On Friday morning I was in a rush and didn’t manage to make a pot of coffee at home, and decided I wanted to see if they were open and if it seemed safe to get a takeout coffee drink there. They were open. It was just me and the young woman behind the counter. We were both wearing masks. She made me a 3-shot breve (three shots of espresso, with steamed half-and-half) to go. We kept our distance from each other. They had actually placed several tables in front of the counter to keep the customers a bit further from the staff. The drink was hot. I sanitized the outside of the takeout cup, as well as my debit card and my hands, and it seemed about as safe as this sort of transaction can be.

I couldn’t see much of her face, but as she was putting together my coffee drink, I couldn’t help but notice that her hands were trembling.

I have no idea what her life is like. For all I know this could have been her first day on the job. Maybe the place just reopened. I didn’t recognize her; she isn’t one of the people who I usually see working there, some of whom I know by name and used to chat with frequently. But whoever she is and whatever her circumstances, I’m assuming she needs this job to earn a living, to pay for her food and housing. It’s probably safe to assume she doesn’t want to get sick or die for that paycheck, though, or make her friends or family members sick or dead.

And of course the business needs income to stay open. But it struck me that after months of lockdown, she wasn’t happy to be there, and I wasn’t happy to be there. It wasn’t clear that the risks to our health and the health of our friends and families were actually worth this simple transaction. So I won’t be going back, at least not until the reported infections and deaths in these counties become negligible. And that may take a long, long time.

Things are going to get worse now. I suspect they will in fact get much worse. I think we’re headed back into a lockdown, or near-lockdown. Things may go very severely off the rails as the election gets closer. I don’t think the protests are going to stop. I think martial law, or a military coup, are both quite within the realm of possibilities.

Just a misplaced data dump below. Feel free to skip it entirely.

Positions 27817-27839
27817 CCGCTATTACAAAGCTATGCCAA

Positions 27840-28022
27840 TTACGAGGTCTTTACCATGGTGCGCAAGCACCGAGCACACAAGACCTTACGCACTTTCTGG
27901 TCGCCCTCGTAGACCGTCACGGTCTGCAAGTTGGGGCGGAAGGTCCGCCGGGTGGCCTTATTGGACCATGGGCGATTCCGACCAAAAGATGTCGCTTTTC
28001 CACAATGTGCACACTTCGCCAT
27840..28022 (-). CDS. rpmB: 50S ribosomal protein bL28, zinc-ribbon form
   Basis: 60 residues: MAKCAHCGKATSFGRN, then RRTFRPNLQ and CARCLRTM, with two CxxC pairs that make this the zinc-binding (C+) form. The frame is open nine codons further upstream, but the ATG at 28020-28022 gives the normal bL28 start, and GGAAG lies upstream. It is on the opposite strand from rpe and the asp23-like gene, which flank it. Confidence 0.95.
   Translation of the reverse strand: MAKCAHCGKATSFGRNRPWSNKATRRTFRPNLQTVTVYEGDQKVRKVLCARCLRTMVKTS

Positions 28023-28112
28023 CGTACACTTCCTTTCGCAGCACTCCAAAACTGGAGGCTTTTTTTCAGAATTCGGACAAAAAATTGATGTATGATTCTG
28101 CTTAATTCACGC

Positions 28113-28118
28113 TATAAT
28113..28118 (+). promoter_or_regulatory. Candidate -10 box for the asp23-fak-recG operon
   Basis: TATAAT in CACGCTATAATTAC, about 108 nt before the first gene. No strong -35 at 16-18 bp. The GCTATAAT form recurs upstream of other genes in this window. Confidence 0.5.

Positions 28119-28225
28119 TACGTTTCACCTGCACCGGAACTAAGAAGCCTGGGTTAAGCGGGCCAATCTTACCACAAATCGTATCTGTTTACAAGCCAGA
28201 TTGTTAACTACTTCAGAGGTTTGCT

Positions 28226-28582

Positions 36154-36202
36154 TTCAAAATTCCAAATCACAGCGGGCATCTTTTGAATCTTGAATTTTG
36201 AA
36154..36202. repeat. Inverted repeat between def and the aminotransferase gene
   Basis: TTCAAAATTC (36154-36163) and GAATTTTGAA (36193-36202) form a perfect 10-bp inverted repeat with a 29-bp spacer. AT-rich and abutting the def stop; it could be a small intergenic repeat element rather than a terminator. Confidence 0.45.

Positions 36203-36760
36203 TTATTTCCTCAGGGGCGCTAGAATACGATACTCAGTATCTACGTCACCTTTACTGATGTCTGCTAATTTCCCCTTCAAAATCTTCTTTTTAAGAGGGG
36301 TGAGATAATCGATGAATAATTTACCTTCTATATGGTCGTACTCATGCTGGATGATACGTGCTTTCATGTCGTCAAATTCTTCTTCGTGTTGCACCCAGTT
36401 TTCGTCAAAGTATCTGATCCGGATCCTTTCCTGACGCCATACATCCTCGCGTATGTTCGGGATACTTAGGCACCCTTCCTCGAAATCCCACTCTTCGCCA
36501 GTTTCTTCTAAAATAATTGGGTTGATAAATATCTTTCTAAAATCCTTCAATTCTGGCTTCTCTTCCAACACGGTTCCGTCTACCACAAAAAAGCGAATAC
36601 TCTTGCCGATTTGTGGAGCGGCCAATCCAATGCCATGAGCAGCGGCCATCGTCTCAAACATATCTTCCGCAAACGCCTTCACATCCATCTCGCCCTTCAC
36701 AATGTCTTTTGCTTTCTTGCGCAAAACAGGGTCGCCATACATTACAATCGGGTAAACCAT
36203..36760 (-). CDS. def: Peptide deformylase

Many folks seem to be in denial. They may just be fed up, or burned out on the lockdown. Some are actually insisting that wearing masks isn’t necessary, sanitizing our hands and surfaces we touch isn’t necessary, and maintaining physical distance isn’t necessary — and keep in mind, it is safest to do all of the above; that guy in Costco presumably thought that since he had a mask on, it was OK to get close to hter shoppers, if he was thinking at all. With all this going on, these folks are making it much more, rather than less, dangerous for me to go out into stores or restaurants.

I’m watching the data, such as it is. It’s hard to find out exactly what is happening locally. Grace dug into our county’s web site and determined that most of the people who died from COVID-19 in our county actually live not in Ann Arbor but in two other ZIP codes — our ZIP code, south of Ypsilanti, and Ypsilanti itself. That’s a bit shocking. But it confirms that we’ve been right to feel nervous when we consider going into a store. Our nervousness about it is justifiable and has helped keep us safe.

Our hands should be trembling. Let’s do what we can to learn from that, and do as much as we can to stay as safe as we can, even if we are forced into taking risks we might not choose. And let’s not lose our fucking minds.

About This Newsletter

This newsletter by Paul R. Potts is available for your use under a Creative Commons Attribution-NonCommercial 4.0 International License. If you’d like to help feed my coffee habit, you can leave me a tip via PayPal. Thanks!